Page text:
Hyperbaric Oxygen Therapy (HBOT)

hbotAs an adjunctive therapy, Hyperbaric Oxygen Therapy is one that holds a lot of promise. The therapy consists of a person entering a chamber, either a monoplace (one person) or multiplace chamber (many people) and breathing nearly 100% oxygen at a pressure greater than sea level for a prescribed amount of time. A patient is typically “at pressure” for ninety (90) minutes. The patient is usually in the chamber for a total of about two (2) hours, since it takes approximately 9-16 minutes to get ‘down’ to therapeutic pressure and the same amount of time to ‘come back up’ to sea level pressure.

The goal of Hyperbaric Oxygen Therapy (HBOT) is to increase the amount of pressure and dissolved oxygen that is delivered to the body tissues. The pressure lends assistance to significantly increase tissue oxygenation in hypoperfused, or infected wounds.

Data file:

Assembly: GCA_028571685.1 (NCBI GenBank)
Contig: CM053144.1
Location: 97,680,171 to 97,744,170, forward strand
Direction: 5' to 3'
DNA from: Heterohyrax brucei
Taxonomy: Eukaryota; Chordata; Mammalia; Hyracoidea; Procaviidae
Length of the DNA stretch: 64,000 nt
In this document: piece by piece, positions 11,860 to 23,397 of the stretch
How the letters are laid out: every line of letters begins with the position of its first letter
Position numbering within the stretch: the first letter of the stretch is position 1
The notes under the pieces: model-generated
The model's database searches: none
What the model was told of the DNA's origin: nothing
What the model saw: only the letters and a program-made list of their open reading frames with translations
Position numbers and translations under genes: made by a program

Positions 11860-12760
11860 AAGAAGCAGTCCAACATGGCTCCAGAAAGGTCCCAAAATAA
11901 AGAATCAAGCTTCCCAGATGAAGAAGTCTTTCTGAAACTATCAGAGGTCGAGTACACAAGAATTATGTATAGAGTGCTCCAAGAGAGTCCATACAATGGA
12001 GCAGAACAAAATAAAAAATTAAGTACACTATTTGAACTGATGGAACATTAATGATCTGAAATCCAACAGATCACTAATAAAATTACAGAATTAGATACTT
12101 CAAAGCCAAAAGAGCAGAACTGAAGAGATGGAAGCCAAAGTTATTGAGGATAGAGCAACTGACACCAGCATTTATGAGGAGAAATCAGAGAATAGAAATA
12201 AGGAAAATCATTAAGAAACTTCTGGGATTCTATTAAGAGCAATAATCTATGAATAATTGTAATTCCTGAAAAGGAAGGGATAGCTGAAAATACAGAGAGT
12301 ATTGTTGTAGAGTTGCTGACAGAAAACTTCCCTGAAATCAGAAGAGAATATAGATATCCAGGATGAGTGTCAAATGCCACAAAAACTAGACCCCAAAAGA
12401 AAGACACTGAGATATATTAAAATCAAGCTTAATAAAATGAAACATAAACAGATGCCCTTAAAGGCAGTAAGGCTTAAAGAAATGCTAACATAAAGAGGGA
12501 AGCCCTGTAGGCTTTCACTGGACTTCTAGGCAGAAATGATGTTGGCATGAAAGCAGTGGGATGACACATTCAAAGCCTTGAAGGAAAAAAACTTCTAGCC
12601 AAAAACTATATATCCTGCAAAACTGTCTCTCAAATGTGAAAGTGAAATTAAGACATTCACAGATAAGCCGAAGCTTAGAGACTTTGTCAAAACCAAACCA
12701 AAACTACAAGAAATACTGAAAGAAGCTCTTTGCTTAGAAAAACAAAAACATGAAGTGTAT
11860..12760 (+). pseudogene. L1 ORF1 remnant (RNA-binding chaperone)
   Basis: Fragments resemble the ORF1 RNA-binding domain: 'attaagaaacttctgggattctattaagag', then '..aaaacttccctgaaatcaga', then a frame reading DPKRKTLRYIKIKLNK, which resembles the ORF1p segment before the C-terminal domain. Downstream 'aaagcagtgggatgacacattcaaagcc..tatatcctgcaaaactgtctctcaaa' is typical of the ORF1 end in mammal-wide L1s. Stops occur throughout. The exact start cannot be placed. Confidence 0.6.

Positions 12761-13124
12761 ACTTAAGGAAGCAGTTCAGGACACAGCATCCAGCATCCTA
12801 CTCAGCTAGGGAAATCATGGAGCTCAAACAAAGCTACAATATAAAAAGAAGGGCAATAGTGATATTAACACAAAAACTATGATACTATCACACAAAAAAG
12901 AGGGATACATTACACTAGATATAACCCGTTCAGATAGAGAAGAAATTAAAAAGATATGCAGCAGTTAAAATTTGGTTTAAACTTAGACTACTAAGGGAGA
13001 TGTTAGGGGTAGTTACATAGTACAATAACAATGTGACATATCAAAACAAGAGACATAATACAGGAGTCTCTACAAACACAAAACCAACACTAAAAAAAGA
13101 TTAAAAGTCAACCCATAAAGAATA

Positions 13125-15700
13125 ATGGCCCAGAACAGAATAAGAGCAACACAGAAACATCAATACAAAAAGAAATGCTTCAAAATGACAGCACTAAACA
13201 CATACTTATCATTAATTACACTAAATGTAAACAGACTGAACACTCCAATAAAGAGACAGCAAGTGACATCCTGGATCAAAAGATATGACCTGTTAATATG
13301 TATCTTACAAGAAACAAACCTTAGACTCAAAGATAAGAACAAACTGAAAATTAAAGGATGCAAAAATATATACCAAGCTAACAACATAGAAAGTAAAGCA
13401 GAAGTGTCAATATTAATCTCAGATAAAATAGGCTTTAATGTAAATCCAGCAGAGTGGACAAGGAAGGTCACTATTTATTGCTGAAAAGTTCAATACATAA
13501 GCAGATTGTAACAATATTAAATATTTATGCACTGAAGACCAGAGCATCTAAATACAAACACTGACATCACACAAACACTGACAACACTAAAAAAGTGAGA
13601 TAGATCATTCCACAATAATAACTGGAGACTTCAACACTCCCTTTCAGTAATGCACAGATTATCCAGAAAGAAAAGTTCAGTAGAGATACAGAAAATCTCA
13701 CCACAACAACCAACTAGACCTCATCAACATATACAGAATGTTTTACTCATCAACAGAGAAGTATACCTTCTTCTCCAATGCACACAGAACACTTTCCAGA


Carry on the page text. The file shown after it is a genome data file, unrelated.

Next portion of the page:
HBOT is typically indicated for compromised wounds that are Diabetic Wagner Grade III, Acute Arterial Insufficiency, Gas Gangrene, Osteomyelitis (Failed convention wound therapy and s/p antibiotic therapy), compromised flaps and grafts, and osteoradionecrosis or effects of radiation. Here are some interesting case studies.

For more information about wound care and WCEI’s Wound Care Certification course click here

What do you think?


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